The problem wasn’t the poor defending, the team’s collectively from midfield through to a shaky backline, or even individually, with Dejan Lovren the key calamitous culprit and the man most singularly responsible for Liverpool’s early deficit. The problem wasn’t the lack of substitutions later on, either.
Long before the fans began to grumble about a lack of changes, and long before the time Daniel Sturridge and then Marko Grujic were introduced, it was clear a few changes weren’t going to change anything. When they finally did arrive, if anything, they managed to make Liverpool look less coherent.
Though of course, by that time, it may have simply been that the players had begun to give up on getting any kind of a result in what has to be recorded as the worst game of the 2017-18 season so far and possibly the worst of Jürgen Klopp’s two-and-a-half years spent at the English club.
That’s how bad it was. And nothing that happened yesterday to cause it or contribute to it was anything more than a symptom, a symptom of last summer’s failures in the transfer market, when the club knew they were three key signings from challenging for their first title of the Premier League era and made just one.
Needing a starting calibre winger, midfielder, and centre half—top four-calibre; title challenging-calibre—the club in the end only signed one. The winger, Mohamed Salah. To his, Klopp, and the club’s credit he has been exceptional since arriving at the club, with nine goals and three assists already.
Yet even as his play inspires, it serves as a reminder of those misses. The club desperately needed a player who could make a similar impact in midfield and one in defence, and fans were promised that, this time, those players would be signed. They were told that this time, Liverpool were taking the next step.
To that end, the club even went to the effort of holding on to Philippe Coutinho in the face of exceptional pressure from the player and Barcelona. In retrospect, they might as well not have even bothered. What was the point, after all, if they’re likely now to at best finish in the Europa League places?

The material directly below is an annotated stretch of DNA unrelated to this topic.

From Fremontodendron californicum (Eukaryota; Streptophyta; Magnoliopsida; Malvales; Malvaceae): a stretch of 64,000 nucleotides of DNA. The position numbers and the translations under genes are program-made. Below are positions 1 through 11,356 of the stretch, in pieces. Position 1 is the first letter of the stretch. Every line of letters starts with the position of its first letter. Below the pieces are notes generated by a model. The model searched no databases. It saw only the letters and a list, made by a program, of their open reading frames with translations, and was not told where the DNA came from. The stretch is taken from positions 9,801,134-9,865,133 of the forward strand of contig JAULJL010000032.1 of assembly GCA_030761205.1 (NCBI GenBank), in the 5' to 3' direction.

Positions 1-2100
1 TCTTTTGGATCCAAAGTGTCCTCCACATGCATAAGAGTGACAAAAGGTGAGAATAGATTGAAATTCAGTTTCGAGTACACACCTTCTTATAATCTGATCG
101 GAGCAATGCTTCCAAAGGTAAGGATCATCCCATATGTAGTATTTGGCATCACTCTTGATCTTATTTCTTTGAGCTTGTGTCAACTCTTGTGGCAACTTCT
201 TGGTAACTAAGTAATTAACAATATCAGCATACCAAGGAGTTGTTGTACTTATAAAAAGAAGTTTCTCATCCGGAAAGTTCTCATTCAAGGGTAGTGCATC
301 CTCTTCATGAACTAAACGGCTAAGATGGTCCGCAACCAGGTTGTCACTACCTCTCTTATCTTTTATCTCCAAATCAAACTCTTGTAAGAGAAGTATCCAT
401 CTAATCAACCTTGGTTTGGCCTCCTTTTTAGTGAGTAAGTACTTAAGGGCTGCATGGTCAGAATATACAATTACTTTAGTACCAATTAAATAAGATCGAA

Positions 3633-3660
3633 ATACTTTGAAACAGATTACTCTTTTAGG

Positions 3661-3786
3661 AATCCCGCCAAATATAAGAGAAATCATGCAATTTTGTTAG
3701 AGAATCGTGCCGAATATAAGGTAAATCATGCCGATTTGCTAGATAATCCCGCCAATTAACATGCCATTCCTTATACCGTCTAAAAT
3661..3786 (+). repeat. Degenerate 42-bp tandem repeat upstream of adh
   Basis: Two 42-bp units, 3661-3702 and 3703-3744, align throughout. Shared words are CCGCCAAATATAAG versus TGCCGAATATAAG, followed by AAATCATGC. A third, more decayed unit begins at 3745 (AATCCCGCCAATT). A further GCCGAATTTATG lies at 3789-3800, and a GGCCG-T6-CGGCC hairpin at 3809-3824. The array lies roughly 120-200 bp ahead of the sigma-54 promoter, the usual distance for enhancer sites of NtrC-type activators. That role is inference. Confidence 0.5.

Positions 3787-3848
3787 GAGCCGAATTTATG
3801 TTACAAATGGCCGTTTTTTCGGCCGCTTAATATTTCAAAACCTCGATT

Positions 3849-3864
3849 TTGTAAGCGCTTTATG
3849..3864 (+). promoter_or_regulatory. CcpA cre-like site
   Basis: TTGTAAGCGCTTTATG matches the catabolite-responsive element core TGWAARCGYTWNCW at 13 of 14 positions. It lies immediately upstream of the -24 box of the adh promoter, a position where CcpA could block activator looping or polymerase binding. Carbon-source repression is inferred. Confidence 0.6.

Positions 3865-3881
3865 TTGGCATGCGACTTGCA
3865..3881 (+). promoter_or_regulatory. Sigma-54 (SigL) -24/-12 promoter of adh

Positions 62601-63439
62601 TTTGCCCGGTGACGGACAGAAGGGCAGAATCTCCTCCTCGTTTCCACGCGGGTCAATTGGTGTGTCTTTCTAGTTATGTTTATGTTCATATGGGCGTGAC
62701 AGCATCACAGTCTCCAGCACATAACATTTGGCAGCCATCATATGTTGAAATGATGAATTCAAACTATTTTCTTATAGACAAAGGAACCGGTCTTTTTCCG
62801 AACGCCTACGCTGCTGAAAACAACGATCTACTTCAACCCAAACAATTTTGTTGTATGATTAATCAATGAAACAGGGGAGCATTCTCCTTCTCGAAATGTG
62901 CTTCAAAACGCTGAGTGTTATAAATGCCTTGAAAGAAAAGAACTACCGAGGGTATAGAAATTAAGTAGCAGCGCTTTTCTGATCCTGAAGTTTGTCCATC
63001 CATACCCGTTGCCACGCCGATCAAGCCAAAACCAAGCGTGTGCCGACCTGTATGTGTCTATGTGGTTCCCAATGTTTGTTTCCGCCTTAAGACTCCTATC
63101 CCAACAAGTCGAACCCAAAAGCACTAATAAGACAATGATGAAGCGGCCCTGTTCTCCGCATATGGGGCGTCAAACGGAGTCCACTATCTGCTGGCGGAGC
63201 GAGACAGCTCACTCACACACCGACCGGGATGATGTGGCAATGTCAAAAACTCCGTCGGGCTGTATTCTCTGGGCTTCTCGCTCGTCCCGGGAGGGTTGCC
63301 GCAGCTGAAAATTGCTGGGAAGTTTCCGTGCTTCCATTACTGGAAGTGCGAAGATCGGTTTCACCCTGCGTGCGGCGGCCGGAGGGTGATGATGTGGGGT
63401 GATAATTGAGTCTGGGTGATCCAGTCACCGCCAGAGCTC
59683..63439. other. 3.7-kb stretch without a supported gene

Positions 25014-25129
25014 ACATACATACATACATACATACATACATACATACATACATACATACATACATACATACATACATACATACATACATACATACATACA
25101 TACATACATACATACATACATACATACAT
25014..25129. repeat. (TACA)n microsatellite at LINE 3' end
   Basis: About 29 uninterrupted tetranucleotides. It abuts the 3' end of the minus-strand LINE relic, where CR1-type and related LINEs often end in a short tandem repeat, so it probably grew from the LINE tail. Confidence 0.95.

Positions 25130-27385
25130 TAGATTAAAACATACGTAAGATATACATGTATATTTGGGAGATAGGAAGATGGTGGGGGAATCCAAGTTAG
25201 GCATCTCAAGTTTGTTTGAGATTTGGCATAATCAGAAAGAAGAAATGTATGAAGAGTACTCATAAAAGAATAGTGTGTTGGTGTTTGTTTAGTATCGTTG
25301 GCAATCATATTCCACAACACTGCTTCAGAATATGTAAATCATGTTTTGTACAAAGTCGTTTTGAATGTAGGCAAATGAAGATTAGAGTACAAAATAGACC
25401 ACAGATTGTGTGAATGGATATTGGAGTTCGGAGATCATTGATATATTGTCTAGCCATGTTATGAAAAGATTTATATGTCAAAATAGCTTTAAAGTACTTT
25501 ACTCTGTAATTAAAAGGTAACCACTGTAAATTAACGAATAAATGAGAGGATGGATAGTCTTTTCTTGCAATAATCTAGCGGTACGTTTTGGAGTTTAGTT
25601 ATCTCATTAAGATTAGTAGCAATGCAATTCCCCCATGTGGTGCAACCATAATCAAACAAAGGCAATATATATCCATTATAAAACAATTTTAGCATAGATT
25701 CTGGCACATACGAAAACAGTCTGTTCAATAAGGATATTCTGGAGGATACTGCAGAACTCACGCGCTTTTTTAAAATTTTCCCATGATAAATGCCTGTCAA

What was the point if next season it’s back to square one yet again, another push for the top four and being in the place they were last summer where they could attract the sort of players they’d need to push on, to take the next step? Today, it’s hard to figure out why, really, they didn’t just sell.
Because in the Premier League, you can’t just wait a year, treading water and waiting for the perfect pieces to fall into place. In an uber-competitive fight for the top four between six sides—along with at least a handful of others capable of crashing the party—you can’t just ignore your shortcomings until next year.
In Germany, say, or in Spain, if you’re one of the top two or three clubs, you’ve got wiggle room. As good as the leagues are, there is some leeway to sit back and wait for a season as a top side—to take a runners-up finish knowing that it gives you a better shot next time around when you get your first choice targets in.
Taking that approach—relying for one more season on Dejan Lovren at centre half and a midfield collective that trends towards the agrarian and delaying those necessary signings until next summer—in England’s six-sided battle for the top four is a far more risky approach. For proof, well, here’s floundering Liverpool.
Missing those signings hasn’t just delayed glory until next year, it’s likely to have wasted the season given a quarter of the way through it they stand sixth favourite to get back into the top four and could find themselves back out of Europe entirely. And the sad part of it is just how predictable it’s been.
The mistakes have come from the places everyone knew they would come from; the problems have been worst where everyone knew there were problems. Everything that went wrong about Liverpool against Tottenham on Sunday, at its root, can be traced back to failures of recruitment over the summer.
And, over the summer, everyone—the club included—knew those problems needed to be addressed. That they weren’t makes it impossible to ignore that a central theme of Klopp’s tenure at the club has been allowing perfect recruitment to be the enemy of the good, too often leaving the club thin at key positions.
In his first two years in charge, Liverpool still managed to find a measure of success despite their largely self-inflicted shortcomings—problems of depth made necessary only by the manager’s at times too stubborn approach to transfers. In year three, it’s set to lead to a wasted season. Another wasted season.
Jürgen Klopp has shown in the past that he’s a world class manager, and it’s hard to see who Liverpool could turn to who would improve their lot, but this mess they’re in isn’t on Dejan Lovren or a midfield that trends towards agrarian or an attack that sometimes misfires. And it’s not on the owners, who made funds available.
This mess, and another wasted season following a summer when fans were promised that Liverpool intended to get themselves back on their perch, is on Klopp. He made the mess the club are currently in, and it’s going to be on him to find a way to fix it, to salvage something from it, in the coming months.